Some of you may know that I am an ardent enthusiast for music videos, perhaps to the point of annoyance, but they offer to me a perfect combination of imagery, music, and a showcase/representation of a band's attitude towards themselves and the rest of the world. They can be iconic, powerful, artsy, and (my favorite quality) downright fun. It is a thrill when a band or artist knows their place, is comfortable with themselves in the given video, and delivers a creative piece of magic that gives me chills.
However, whether or not the band is the centerpiece (some of my favorites don't show the band at all), the last call for arms for music videos as a respected medium is the director. Most artists will collaborate with the same director throughout their tenure of promoting their music through clips, such as Weezer and Beastie Boys with Spike Jonze, Bjork with Michel Gondry, and U2 with permanent visual artist Anton Corbijn. Much of the culture and reputation surrounding these groups owe a significant amount of thanks to the directors they've worked with, in establishing artistic statements for not only the director, but the performers as well. The right director can transcend the initial throwaway impression of music videos and create something truly original and memorable that lines up with any other field in the visual arts.
Once the director is chosen, and both the artist, director, and producer have a basic idea of how they want to convey the song, the real magic happens. They can approach the music and imagery pertaining to it in virtually limitless ways. Either present a framework of image or narrative that doesn't exactly match the music, or piece the images to rhythmically match the music. It doesn't necessarily have to be a cohesive fusion of imagery and sound, but when it's done right, it can be an exhilarating experience. I'll give examples of this juxtaposition as the series goes on, as well as the importance of iconicism and stark imagery. For now, ON TO VIDEO #1!
Korn - Freak on a Leash
Director -Todd McFarlane
I knew choosing this one right of the bat would either make or break it with anyone who read this. But hear me out.
This is my favorite music video of all time. I chose it to start the series hopefully to introduce my reasoning of enjoyment that music videos present to me, and explain enough so that you can appreciate it and hopefully enjoy it for the masterwork that it is.
The director, Todd McFarlane was known mainly as a cartoonist at the time and provides the stellar animation pieces that bookend the video (McFarlane also helped with animation on Pearl Jam's Do the Evolution video, one that will get it's own spot in the series). As a cop chases a mischievious little girl and accidentally lets a bullet go from his gun, the genius of the clip literally bursts through the fabric of the animated reality into a reality that is torn to shreads by the escaped bullet. The initial sensation of the bullet entering the real world is, of course, matched with the song kicking in, and blazes a stirring trail for the bullet's path, in which the trivialities and tropes of normal life (a bored kid's birthday party, a mother doing dishes, employees in a cafe line, etc) are decimated in slow motion by the bullet. Sure, the slow motion display of the bullet tearing through what seems to be conveniently placed items can be seen as gimmicky, but that sidesteps the symbolism of the bullet as a destructive, anxious force, escaped from the supposed freak.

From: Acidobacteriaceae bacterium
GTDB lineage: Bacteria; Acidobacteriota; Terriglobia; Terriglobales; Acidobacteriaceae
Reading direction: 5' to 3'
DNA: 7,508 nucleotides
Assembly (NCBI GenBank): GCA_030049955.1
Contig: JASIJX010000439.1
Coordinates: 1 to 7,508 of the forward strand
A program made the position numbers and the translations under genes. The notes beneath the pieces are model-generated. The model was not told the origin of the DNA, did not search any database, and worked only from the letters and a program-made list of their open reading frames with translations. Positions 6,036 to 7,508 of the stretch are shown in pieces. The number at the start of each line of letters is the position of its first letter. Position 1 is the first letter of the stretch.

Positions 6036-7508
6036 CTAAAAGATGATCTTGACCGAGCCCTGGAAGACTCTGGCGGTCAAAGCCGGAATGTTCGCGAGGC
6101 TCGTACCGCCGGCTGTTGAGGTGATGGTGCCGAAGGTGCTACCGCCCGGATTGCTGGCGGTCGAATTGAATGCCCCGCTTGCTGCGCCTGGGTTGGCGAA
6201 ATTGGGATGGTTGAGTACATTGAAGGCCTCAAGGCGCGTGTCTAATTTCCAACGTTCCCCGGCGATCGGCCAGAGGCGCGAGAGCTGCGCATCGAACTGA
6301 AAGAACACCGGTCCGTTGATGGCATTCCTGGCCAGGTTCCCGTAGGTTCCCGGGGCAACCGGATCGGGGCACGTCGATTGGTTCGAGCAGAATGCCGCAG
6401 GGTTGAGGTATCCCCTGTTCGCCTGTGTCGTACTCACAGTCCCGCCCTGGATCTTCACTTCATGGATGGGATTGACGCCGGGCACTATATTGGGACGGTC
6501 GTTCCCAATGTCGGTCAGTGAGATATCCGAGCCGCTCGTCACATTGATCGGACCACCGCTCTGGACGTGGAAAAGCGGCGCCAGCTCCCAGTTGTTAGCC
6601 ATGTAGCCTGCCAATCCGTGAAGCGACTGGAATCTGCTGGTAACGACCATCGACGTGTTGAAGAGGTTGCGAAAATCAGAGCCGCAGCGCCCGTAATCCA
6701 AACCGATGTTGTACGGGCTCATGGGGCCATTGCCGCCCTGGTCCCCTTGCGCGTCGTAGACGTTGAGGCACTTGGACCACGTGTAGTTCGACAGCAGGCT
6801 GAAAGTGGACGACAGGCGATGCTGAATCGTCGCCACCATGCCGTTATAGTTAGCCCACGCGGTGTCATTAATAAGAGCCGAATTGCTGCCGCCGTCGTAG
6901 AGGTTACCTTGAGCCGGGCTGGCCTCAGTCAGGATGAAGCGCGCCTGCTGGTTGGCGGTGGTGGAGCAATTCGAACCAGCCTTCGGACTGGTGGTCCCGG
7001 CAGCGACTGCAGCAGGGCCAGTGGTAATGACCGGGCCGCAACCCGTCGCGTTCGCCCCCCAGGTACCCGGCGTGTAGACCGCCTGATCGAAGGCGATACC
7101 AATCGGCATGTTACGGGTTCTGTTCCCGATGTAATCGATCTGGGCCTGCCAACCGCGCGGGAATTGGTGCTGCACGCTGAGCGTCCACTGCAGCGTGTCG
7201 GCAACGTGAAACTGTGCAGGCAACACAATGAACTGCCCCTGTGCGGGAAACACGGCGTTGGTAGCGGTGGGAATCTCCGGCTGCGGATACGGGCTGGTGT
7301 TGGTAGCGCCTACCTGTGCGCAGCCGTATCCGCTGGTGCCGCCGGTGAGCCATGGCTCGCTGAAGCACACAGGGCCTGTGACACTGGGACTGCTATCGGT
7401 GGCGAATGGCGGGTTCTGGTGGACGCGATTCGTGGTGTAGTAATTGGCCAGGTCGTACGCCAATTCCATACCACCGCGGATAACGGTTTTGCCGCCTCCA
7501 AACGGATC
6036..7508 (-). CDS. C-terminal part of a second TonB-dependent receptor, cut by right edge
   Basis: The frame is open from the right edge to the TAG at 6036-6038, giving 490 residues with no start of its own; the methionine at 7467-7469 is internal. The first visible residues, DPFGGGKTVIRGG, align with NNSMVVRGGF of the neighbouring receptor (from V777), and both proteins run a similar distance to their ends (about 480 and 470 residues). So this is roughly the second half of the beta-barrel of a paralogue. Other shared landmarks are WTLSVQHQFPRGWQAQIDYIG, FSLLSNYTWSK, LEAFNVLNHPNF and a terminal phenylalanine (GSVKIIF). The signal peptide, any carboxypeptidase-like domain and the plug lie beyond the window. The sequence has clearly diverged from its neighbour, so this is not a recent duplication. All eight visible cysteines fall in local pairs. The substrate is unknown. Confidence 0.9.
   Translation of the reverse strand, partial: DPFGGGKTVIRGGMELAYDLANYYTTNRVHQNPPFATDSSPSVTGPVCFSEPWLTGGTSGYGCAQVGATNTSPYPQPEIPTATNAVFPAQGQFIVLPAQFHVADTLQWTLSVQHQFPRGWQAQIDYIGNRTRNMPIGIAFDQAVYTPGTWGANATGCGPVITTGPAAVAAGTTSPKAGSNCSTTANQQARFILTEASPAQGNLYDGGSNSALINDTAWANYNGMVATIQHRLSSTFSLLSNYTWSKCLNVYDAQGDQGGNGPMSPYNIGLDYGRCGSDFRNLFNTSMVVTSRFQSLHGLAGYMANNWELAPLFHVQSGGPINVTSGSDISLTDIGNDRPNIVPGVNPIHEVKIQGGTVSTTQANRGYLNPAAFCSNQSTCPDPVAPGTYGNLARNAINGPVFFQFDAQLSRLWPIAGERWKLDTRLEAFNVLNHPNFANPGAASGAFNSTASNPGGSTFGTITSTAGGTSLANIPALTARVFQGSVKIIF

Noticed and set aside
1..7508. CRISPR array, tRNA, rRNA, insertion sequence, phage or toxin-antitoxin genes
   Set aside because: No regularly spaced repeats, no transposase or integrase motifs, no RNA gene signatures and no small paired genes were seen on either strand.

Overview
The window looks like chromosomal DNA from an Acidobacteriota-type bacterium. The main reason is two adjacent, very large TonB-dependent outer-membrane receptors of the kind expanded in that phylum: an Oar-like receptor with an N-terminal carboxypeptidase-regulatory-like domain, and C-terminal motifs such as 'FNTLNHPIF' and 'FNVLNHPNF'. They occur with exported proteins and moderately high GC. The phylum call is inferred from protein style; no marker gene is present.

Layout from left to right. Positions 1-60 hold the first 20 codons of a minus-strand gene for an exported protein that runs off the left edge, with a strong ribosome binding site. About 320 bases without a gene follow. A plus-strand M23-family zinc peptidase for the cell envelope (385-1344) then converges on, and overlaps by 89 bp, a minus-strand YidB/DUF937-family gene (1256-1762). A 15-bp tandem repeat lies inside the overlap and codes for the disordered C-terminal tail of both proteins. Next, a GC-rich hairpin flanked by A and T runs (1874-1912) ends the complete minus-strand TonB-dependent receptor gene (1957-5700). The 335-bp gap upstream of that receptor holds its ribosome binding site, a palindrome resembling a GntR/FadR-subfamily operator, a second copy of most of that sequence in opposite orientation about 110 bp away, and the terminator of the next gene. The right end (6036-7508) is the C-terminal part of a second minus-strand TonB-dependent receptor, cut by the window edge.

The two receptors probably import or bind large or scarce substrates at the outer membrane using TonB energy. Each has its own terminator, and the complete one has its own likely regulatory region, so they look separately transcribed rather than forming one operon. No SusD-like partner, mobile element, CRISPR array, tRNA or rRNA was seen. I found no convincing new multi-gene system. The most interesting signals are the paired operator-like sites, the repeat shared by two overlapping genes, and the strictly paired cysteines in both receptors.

The main star of this show, and the one that gives it its punch, is the editing. The way in which the scenes showing the bullet soaring matched with the relatively quiet verses creates an unsettling effect that explosively unfurls as the band launches into the chorus and immediately cuts to the band themselves; they are appropriately bouncy and energetic and longing to either escape or accept their place in the cage exponentially pierced by bullet holes.
This bullet infested cage also introduces another fantastic visual effect - the light coming through the holes creates a visually interesting space for the band to jump around it. Lighting in that sense can be a very simple tool, to prevent boredom, and the way the light bounces throughout the cage (helped by the revolving camera) is just pleasing to the eye.
No, I am not a fan of Korn. I am a fan of great visual art and I usually know when I see it. This video is an instance of music matching gracefully with an ingenius concept that has the possiblity of trancending pre-concieved notions of a band, and this sure as hell did.
Favorite Part: As the band breaks down into that silly beat-box goofiness, the bullet enters the cage and swoops around the band as they follow it with their eyes in confused but concerned expressions. It offers a little moment of profound flippancy and sets up the climactic return of the bullet to its weird animated realm.
Please comment and tell me if you're interested for more. I usually stop doing stuff like this after a while, but with at least some support and interest I will do my best to continue. Thanks!